That "maker space" is a 4,000-square-foot community lab to be open to the public, and it recently garnered some support from the Port Townsend Elks Club.
"The [robotics] program is growing, and our volunteer force is growing, too," Gabby says, emphasizing the need for collaboration, sharing and community support, rather than a "proprietary" approach. She gestures around her 600-square-foot garage, a bit threadbare, neat but crowded with eight kids working on developing and testing robots. "We've nearly outgrown this space, and are trying to move the whole project into a 4,000-foot space," she says. She mentions the "maker community" being developed at Fort Worden. "It's going to be very high-end," she says, "but this is where the action is."
FIRST robotics has helped hundreds of thousands of kids, Gabby says, "to think about how to solve problems fast," giving them six weeks, three months or six months to solve difficult and complex tasks. This is important for the world's future, she says. "These kids have to learn how to solve problems faster than our generation."
FLL teams also prepare large information boards displaying their research and engineering, and another showing how they fulfill the FLL "core values," such as "what you discovered as a team, how you integrate it into the community," Ella says.
The 4-H PT STEM Club last year won two "Gracious Professionalism" awards, which is the top Core Values award, Ella says. "It's not just robotics; there's team building," Gabby says. "Four-H spends a lot of time getting the ethics in ... a lot of really good values." That's one reason kids don't "walk off with the parts," she says. "The kids realize that if they take the parts, they're undoing their own success."
One of the team's volunteer mentors teaches the kids a teamwork game called "Adventures." Another talked to them about his work as an engineer on a nuclear submarine.
"We have a huge network of mentors," Ella says. Another mentor taught the kids how to solder, even the youngest ones, and they each made a set of wearable dragonfly wings that fit like little backpacks with broad, gauzy red wings that light up. "We made little boards and circuits and connected the wires to the LED lights," Ella explains, turning over a pair of wings and showing where the circuit board is.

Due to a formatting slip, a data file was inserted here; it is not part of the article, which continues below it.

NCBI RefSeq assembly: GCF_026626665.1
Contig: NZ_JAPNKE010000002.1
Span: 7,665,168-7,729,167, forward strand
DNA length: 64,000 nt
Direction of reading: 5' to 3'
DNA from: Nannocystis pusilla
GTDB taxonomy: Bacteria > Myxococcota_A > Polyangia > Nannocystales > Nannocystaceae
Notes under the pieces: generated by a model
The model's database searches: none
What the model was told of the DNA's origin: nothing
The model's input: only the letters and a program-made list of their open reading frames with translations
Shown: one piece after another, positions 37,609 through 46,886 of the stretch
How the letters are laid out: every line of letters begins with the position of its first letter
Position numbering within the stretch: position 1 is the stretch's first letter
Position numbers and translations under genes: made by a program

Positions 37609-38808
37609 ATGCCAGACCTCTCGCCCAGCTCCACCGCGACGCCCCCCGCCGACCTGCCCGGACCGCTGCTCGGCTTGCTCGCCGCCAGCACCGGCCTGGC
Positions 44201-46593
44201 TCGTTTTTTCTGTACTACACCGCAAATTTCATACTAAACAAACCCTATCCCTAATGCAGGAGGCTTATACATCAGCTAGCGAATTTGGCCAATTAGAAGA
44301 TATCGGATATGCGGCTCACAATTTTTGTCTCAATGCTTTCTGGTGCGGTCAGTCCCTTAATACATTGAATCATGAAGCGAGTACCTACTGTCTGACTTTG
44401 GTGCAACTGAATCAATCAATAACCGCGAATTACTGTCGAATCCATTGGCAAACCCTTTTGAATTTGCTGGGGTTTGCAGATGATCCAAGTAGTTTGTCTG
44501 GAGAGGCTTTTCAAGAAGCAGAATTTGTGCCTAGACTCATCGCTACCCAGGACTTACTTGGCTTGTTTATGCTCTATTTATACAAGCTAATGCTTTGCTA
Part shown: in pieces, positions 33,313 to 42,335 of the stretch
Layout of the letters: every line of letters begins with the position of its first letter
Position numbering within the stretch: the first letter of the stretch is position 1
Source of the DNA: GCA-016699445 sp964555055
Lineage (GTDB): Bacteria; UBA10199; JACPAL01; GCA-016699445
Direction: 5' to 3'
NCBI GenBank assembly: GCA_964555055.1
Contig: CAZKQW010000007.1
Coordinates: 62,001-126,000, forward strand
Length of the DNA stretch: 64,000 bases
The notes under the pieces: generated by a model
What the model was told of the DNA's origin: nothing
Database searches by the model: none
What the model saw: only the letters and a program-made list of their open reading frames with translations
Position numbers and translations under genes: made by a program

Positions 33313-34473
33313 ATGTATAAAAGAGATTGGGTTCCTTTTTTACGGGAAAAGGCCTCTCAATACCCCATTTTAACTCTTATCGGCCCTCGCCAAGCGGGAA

Nearby, some younger kids are testing a new design, learning that it's going to need heavier axles. Another operates a 3-foot-long, remote-controlled, snake-shaped robot on wheels, whose mouth opens and closes, and whose eyes light up red.
"The girls and TJ [Brass, a male team member] are working on a We Do Engineering training project," Gabby says. "They build 12 different things. They are learning all the fundamentals of engineering.... They will graduate to the challenge table."
With help from local kinetic master Charlie Bodony, Ella also designed and built a kinetic sculpture that she pilots in local races. She knows how to weld. Another of Ella's mentors is Marilyn Kurka of the Great Port Townsend Bay Kinetic Skulpture Race. "What we do in kinetic sculptures is deeply embedded" in STEM education, Gabby says. STEM, which stands for science, engineering, technology and math, is a trending focus in American education; many innovative educators also add an A for arts, turning “STEM” into “STEAM.”
Next year, Ella plans to join the local high school robotics team, Roboctopi, which last year went to the FIRST Robotics Competition (FRC) world championships. FRC is the big time – not Lego-based. "They build real robots," she says with a gleam in her eye. "It can be 6 feet tall. They use real motors."